**** (4 stars out of 5)
Rinax went from a balmy world to a frozen wasteland overnight thanks to an appallingly destructive and scientifically fascinating Metrion Cascade designed by Haakonian scientist Ma'bor Jetrel. "Jetrel's Cascade" may sound like something you'd put in your dishwasher, but I cannot in good conscience recommend it.
Cross Dr. Emmett Brown with Sam The American Eagle and you get Jetrel. Dr. Jetrel flags down Voyager to screen Neelix for the disorder metremia, which has caused soldiers and civilians alike to perish ever since. The "lucky" ones died in the blast, and the unlucky charred and mangled survivors suffered much longer. Weeks, for one little girl named Palaxia. Bad enough to be born Palaxia from Talaxia without ending your tiny span of days as a bacon bit.
Jetrel's wife left him years ago for exactly the reasons you'd imagine, and he's dying of metremia. Neelix was drafted back then, but he'd gone AWOL out of cowardice and/or conscientious objection- depending on how you look at it. In his times of self-loathing, he's not too sure himself.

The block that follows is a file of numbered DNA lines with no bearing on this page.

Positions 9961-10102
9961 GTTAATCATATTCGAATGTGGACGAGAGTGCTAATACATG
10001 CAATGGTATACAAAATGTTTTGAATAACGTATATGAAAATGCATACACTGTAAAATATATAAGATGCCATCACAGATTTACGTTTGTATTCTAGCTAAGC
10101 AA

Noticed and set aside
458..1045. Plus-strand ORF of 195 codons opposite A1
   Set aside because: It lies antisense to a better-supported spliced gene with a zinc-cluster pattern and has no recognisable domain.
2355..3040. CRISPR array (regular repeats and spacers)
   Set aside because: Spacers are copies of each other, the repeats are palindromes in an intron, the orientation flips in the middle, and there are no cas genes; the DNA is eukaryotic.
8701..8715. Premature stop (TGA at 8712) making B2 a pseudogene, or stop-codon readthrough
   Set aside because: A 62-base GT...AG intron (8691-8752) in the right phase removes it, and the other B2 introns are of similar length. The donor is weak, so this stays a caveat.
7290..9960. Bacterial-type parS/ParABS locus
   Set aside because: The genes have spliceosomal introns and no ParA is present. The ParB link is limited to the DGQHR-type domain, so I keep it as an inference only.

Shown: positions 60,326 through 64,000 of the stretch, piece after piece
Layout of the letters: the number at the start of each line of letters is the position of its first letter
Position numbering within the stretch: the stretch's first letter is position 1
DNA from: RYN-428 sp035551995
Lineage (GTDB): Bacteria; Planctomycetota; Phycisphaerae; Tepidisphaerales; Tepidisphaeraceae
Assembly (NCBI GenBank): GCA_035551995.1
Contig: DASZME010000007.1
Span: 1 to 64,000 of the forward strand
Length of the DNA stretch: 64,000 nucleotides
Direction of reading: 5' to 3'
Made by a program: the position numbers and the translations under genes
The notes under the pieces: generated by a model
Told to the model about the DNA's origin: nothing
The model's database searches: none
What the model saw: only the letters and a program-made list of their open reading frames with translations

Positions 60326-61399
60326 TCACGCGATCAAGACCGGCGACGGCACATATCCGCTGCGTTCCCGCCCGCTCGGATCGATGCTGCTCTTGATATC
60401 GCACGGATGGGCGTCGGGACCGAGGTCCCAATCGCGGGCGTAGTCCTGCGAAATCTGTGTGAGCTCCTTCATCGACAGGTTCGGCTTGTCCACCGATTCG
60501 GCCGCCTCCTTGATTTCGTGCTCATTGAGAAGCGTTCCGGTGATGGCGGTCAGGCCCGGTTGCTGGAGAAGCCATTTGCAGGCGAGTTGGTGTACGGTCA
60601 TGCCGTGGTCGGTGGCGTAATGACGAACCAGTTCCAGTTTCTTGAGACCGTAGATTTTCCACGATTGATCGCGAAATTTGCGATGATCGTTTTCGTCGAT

With a modification of the miraculous transporters of Voyager, Jetrel desperately hopes to reintegrate the disintegrated victims of Rinax with DNA records and wide-beam targeting scanners. His government refused funding to this mad plan from a 'Talaxian sympathizer'. Will Janeway let him try? Can Neelix make peace with his past?
"Jetrel" is another wrenching Trek performance from James Sloyan. They knew they could go to that well for brilliant and tormented characters. For your history lecture today (I know, I KNOW enough with the history, you only watch Star Trek for the boobies.) About 246,000 humans died in Hiroshima and Nagasaki on August 6-9 1945. Not as many people as on Rinax, surely, but infinitely more horrible because they were REAL PEOPLE. Although it might be poetic if the guys who came up with the hydrogen bomb died of cancer, as Robert Oppenheimer did, it was throat cancer. Because smoking kills. And real life is rarely poetic.